Thursday, July 26, 2007

Matt's Today In History

One of the first history podcasts I started listening to was Matt's Today In History. In many ways this was exactly the kind of entertainment I was looking for in podcasts. I remain also very impressed with the quality of the podcast. Matt Dattilo manages to hand on a nearly daily basis a short, informative podcast that is very pleasurable to listen to.

He has got the right voice, the right sound and a well told tale every time. The only reason I stopped listening is because I personally had had enough. At some point I had heard so many of Matt's casts, that I was satiated.

Simultaneously, I had also taken up to listening to history podcasts that are a series, digging into a certain subject, theme or time period, or in other words: were more organized. Matt gives a single history fact, daily, without much connection to the previous or the next. The satiation is then inevitable. But still a recommendable podcast.

Rasmussen as a liability

What is it, that made the team of Rabobank decide, that Rasmussen's fibs were so bad, that it was not enough to reprimand him, fine him again and keep this information under the hat. Thus, with keeping things silent for just a couple of more days, Rabobank would have a tour win for the first time in existence. Imagine what gain this means for both the team as well as the sponsor with the same name.

It seems to me, that that gain is not big enough to warrant the risk of the facts coming out at a later date. One must assume that the facts are going to come out rather sooner than later, but still a tour win is not a boost you'd pass on so lightly. Hence, the truth must be really, really bad. Therefore, if it is bad enough that Rabobank is not protecting its direct interest, but rather come out and withdraw the yellow Jersey holder from the tour, then it is absolutely terrible.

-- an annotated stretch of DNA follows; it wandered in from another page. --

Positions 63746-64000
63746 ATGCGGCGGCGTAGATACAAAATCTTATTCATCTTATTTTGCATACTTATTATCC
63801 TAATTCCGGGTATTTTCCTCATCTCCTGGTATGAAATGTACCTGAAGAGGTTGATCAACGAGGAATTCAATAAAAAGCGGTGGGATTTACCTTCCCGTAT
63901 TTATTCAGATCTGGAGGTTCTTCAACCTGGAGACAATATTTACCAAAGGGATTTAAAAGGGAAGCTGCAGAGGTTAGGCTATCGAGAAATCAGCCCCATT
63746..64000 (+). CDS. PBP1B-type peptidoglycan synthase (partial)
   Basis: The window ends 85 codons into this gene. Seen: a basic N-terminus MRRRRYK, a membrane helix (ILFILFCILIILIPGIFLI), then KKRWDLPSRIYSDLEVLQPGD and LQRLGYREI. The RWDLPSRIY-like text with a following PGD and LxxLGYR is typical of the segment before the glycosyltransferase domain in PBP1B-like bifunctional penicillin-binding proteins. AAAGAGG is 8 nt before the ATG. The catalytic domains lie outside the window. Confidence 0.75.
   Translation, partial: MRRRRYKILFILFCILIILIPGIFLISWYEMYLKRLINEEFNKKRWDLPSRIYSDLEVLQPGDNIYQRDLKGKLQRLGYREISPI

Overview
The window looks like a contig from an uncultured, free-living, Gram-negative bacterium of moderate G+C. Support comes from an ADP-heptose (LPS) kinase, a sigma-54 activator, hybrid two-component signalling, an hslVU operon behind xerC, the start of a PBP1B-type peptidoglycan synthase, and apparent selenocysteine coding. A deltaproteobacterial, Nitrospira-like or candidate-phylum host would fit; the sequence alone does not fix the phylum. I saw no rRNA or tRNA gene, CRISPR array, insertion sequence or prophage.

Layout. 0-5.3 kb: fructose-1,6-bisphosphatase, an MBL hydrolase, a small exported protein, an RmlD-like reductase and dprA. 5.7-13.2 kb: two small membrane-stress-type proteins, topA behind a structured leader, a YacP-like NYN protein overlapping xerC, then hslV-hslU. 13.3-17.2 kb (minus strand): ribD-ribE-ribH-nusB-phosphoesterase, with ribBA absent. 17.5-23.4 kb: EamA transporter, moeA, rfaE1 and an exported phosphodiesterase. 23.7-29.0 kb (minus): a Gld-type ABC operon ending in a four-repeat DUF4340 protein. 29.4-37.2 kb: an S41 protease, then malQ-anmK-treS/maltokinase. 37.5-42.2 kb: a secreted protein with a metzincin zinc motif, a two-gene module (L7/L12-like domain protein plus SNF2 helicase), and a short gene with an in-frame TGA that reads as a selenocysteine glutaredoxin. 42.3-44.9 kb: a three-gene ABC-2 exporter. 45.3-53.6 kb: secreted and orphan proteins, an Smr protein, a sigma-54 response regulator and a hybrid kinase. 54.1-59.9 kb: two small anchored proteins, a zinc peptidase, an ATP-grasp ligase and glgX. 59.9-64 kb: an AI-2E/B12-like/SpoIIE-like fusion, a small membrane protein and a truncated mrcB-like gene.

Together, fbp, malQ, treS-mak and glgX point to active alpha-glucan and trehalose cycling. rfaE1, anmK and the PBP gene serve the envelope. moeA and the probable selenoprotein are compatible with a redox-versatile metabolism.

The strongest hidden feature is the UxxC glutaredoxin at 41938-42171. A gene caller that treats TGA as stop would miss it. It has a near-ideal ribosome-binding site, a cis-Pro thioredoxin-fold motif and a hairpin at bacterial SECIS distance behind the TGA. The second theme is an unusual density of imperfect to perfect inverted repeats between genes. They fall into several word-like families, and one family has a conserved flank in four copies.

And if it is that awful, I cannot see any other follow-up than that Rasmussen is going to be sacked by Rabobank altogether. Unless it is going to mean that somehow they do know that he used doping, or something fundamental has changed. Because if he did not, it means that teams would prefer not to wait for a positive test, but even shun the suspicious rider.

The question comes to mind, how much this is over the top. I am quite sure that not so many years ago, Rabobank, or any other team for that matter, would have preferred to keep on winning the tour and protect their rider, since he has not been proved to have taken doping. It certainly shows the determination to clean up the sport, but the shift also means that tremendous power moves to allegations. It also has the makings of a witch hunt. There is the danger innocent riders will be shunned, just because of the reputation they have but do not deserve.